Name: Robert S. Gerleman
College & Majors/Minors: Humboldt State University; English/French
Current Location: San Francisco, CA
Current Form of Employment: Freelance author/editor
Where do you work and what is your current position?
After several years working full-time as a managing editor for both print and digital publications, I decided to pursue a career in freelancing. The decision to move away from a consistent and reliable income was as difficult as one might expect, but the independence and self-reliant nature of freelancing has given me immense creative freedom and a surprising rejuvenation of enthusiasm.
During the past two years as a freelance writer I have published a novel, a collection of short stories, and 30 or so pieces of short fiction, creative non-fiction, poems, articles, etc. My debut novel Damned If I Do, Damned If I Don’t published in 2012 and was #1 on Amazon.com’s top sellers in satirical fiction, and my anthology Nothing Really Happens was released this past February. As an editor I regularly take contracts to design book covers and also convert and implement layout for existing titles into eBooks. Currently, I am working on an eBook conversion for Lunchbox Envy (a followup to Locally Delicious) which is a "how-to" guide as well as a cookbook that provides tools for balancing nutrition, finding and affording healthy food, and meal planning for children's packed lunches.
Outside of the literary world, I co-founded the tech startup Nearby (formerly WNM Live). Nearby is a location-based social networking service that allows users to connect with people living within relative proximity to one another. Since its initial release in 2012, Nearby has grown to over 1.3 million users, participated in Stanford University's StartX accelerator, and become available on all major mobile and web-based platforms.
Tell us about how you found your first job, and how you found your current job (if different).
Initially, my scant, post-grad resume garnered about the same amount of interest as my short story submissions: a big pile of rejection letters. Frustrated, I decided to change my approach by following a principal I discovered in a mantra designed by the tech industry: Instead of searching for a perfect job, create one. So, I started this ridiculous blog called “recreationalbachelor” comprised of a variety of immature and insane writing from a variety of immature and insane writers. One of my favorites was a recurring column from a writer in Oregon titled “Moustache Monthly” (though it was published weekly) in which he would seek out individuals in public who possess interesting facial hair configurations, photograph them, and conduct an interview about their feelings regarding facial hair. Good fun.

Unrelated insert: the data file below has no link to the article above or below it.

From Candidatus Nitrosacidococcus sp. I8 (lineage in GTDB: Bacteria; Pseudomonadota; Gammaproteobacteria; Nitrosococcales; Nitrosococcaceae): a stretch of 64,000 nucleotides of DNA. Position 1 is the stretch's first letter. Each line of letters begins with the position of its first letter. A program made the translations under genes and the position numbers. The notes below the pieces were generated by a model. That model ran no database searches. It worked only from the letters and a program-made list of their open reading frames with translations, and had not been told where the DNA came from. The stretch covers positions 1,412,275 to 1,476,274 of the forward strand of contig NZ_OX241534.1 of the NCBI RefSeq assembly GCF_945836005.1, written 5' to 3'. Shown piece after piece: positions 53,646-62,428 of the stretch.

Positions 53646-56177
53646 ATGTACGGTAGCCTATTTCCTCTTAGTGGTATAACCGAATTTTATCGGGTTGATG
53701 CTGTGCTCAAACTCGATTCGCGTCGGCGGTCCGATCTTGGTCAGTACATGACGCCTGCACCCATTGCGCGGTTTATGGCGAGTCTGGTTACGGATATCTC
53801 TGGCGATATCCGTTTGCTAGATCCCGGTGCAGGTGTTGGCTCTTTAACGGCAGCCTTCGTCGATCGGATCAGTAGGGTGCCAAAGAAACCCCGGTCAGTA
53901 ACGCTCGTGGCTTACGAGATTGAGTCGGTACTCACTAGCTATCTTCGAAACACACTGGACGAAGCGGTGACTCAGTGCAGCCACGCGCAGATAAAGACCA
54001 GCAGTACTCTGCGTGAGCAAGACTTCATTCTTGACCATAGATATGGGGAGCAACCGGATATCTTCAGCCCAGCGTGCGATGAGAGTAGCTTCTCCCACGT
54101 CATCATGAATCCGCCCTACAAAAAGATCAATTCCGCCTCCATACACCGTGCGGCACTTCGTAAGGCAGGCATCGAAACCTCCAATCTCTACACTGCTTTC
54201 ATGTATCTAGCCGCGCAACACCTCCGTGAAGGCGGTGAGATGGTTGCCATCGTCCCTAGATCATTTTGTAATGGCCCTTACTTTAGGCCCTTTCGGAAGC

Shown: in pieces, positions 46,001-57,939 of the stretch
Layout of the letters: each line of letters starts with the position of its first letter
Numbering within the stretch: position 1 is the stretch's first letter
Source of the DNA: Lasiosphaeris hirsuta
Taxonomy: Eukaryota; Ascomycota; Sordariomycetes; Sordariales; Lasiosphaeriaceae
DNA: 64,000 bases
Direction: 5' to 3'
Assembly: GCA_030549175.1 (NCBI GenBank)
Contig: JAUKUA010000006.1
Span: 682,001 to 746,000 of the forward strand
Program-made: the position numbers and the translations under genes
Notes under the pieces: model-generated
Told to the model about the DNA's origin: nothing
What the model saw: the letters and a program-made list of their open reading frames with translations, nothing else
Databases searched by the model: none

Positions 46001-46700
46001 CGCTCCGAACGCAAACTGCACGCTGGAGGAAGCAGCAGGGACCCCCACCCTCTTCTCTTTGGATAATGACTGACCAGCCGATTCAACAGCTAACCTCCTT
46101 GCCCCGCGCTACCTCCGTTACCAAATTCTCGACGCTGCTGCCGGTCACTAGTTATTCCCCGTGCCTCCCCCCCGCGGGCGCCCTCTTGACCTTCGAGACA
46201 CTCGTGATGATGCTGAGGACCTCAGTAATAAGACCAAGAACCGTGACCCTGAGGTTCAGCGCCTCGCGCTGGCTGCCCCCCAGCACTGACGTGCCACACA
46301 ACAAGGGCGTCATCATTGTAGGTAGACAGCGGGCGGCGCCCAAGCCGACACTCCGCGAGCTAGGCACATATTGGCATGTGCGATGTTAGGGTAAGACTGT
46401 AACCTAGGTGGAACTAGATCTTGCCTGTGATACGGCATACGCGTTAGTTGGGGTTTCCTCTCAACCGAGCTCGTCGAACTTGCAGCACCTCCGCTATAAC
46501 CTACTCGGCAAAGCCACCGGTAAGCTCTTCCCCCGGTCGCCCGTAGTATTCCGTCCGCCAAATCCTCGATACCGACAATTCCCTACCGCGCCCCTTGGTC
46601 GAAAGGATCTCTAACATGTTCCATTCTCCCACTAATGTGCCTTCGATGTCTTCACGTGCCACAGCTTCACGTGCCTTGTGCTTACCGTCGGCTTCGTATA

Made no money, had a blast, made some of the best connections in my entire career. And the experience, though seemingly ephemeral, was a cheap and dirty way to thoroughly pad my young resume.
What was another writing-related job that was important in your career?
Not a job exactly, but… Early in my career I wrote an article for HugStronger.com that really expanded my capabilities as a writer. The piece was called “Forgetting my Boundaries” and in it I basically propose that the “four-year plan” we are taught to expect and adhere to robs us of the collegiate experience and that it’s okay to slow down and stay a while. Before that article I had never written anything outside of short fiction. I was scared to. But I took a chance on this little blog and its mission to inspire struggling university students and was pleasantly surprised when they accepted the piece. Sometimes you have to take a chance before a door will open.
What did you do in college to prepare for your post-grad life?
My first real editing job was working for the school’s literary journal (The Toyon) at Humboldt State University. I applied to be the division editor for fiction as I thought that reading an abundance of short stories would help develop my own writing. After a basic editing test and brief interview I got the job. It was a shot in the dark, really, and I lucked out. 6 months later I took over as managing editor and produced the first color-cover print run of The Toyon in 40 years. After graduation, my work at the journal proved to be a great resume builder and the introductory experience gave me just the slightest edge over those relying solely on their degrees to compete. I guess what I’m saying here is that it doesn’t hurt to get involved in your school’s publishing ventures. Almost every university has a lit journal, or at least a newspaper. Give it a shot, if nothing else it may solidify your belief that you are in fact a talented writer or editor. Or maybe you’ll hate it. Either way, best to find out early.
What is your advice for students and graduates with an English degree?
Forget every piece of advice you have ever received from a fellow writer. I think someone else might have said that one before, oh well. But seriously, own it, be it, or forget it. You don’t need advice, you’ve already got it all figured out. Right?